ADHD and Teenage Pregnancies

This week’s blog is a summary of a study from our Swedish research group at Uppsala University and Karolinska Institutet. The study called Association of Attention-Deficit/Hyperactivity Disorder with Teenage Birth Among Women and Girls in Sweden was published in JAMA Netw Open in 2019 and explore if women with ADHD have a higher risk of teenage births than their unaffected peers.

ADHD is associated with increased risk taking and negative health related outcomes for both males and females and we know that girls and young women with ADHD have an earlier initiation of sexual activity than non-ADHD females. Also, they seem to have and more (casual) sexual partners and risky sexual behaviors, and perhaps not surprisingly also a higher risk for sexually transmitted diseases, victimization, and unplanned pregnancies. Swedish youth clinics have, since the 1970-ies carefully and successfully targeted these risks and given the easy access, free of charge counseling and contraception in Sweden all women should be able to plan their family life and future childbirths. Still, this is not the case for girls and women with ADHD. We therefore wanted to perform a study to find out why we fail to reach and support young women with ADHD. Our primary objective was to explore if teenage motherhood was more common in adolescent women with ADHD compared to same aged women without ADHD. And because eating disorders, overweight, smoking, and risky alcohol use is more common in both males and females with ADHD, we also wanted to find out if these young teenage women had particularly risky pregnancies.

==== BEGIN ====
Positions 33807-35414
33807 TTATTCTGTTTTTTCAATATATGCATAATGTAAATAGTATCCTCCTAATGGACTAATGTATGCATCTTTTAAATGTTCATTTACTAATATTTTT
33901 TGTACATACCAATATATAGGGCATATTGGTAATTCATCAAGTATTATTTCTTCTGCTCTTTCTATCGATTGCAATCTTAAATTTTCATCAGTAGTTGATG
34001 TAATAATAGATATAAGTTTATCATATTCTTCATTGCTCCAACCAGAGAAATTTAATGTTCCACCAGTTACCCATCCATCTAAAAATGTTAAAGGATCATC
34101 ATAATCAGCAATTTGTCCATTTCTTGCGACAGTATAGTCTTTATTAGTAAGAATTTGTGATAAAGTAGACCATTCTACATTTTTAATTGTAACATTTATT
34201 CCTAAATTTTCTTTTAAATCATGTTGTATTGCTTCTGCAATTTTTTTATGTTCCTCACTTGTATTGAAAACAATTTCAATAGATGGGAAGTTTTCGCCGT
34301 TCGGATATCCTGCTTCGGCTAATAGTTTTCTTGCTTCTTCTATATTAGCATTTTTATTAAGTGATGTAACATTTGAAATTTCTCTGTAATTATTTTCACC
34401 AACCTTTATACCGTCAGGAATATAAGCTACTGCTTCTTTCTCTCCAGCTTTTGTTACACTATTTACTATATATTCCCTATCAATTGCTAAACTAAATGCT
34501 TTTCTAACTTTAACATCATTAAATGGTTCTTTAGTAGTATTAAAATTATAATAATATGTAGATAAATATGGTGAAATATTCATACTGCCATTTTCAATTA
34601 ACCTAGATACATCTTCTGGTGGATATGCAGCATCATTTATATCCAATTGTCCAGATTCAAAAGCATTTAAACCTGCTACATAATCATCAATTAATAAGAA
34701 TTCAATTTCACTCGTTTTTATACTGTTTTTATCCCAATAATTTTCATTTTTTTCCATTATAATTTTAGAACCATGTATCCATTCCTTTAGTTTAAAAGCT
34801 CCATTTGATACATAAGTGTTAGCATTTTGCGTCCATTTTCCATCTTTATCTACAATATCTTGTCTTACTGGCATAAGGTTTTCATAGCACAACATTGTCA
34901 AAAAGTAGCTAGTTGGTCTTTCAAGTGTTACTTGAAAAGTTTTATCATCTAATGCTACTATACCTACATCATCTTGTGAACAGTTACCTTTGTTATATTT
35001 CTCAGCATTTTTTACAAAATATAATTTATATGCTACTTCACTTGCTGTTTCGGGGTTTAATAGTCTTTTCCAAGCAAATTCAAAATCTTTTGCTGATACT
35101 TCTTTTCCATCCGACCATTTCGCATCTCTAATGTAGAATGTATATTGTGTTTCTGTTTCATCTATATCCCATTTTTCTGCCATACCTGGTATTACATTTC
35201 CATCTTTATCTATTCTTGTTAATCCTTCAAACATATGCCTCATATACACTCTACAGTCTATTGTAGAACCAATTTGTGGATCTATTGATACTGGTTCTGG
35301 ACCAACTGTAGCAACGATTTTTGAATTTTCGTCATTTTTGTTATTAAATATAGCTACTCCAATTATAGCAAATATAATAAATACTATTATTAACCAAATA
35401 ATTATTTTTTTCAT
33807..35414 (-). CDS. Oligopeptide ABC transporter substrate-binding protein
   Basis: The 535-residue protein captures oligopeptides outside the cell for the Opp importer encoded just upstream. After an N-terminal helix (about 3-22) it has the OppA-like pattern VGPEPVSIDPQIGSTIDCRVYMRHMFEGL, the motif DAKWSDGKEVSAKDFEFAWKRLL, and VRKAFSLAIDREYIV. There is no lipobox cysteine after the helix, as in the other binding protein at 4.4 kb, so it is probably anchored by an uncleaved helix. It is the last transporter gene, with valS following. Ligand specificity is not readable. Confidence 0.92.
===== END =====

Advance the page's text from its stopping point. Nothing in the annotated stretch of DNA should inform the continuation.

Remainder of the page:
We collected over 380,000 Swedish women that gave birth between 2007 and 2014 and when we compared women with ADHD to those without a diagnosis, we saw that that teenage girls and women with ADHD were six times more likely to become mothers when they were practically only children themselves (15.2% vs. 2.8%). ADHD-women also had more risky pregnancies, were more often smoking, or under- and overweight, during their pregnancy.

So, why is this important to know and what can, and should we do about it? Becoming a mother at very early age has long-term consequences for both the young mother and her small child. Research shows that young parents struggle to get an education, more often are single parents and depend on welfare. The negative consequences are transmitted to their children via risks during the pregnancy and negative outcomes such as low socioeconomic status and low quality of life later in life. This study could not answer the question of why this is. Hypothetically, women with ADHD may need other forms of contraceptive counseling? Or maybe they have more side effects from hormonal contraceptives and stop taking them? This is a hypothesis that we explored in our most recent study Hormonal Contraceptive Use and Risk of Depression Among Young Women with Attention-Deficit/Hyperactivity Disorder. You can read more about this study and what we found in that in a previous blog here. Regardless of why, we know that delaying childbirth until after age 25 is positive for both mother and child pointing to the importance of improving standard of care for women with ADHD. We predict that trans-disciplinary collaboration between psychiatry, gynecology, and youth clinics, such our research group GODDESS ADHD (Gender-informed research to Overcome Diagnostic Delay and Emotional dysregulation through Self-awareness and Self-efficacy in female ADHD) should have a fair chance to at least get closer to the needs and preferences of this vulnerable and previously underserved group of girls and young women. So, stay tuned for updates about everything from female specific ADHD and ADD symptoms, the adult female ADHD life and specific signs of ADHD in girls and women here!


Skoglund C, Kopp Kallner H, Skalkidou A, Wikström AK, Lundin C, Hesselman S, Wikman A, Sundström Poromaa I. Association of Attention-Deficit/Hyperactivity Disorder With Teenage Birth Among Women and Girls in Sweden. JAMA Netw Open. 2019 Oct 2;2(10):e1912463. doi: 10.1001/jamanetworkopen.2019.12463. PMID: 31577361; PMCID: PMC6777395.

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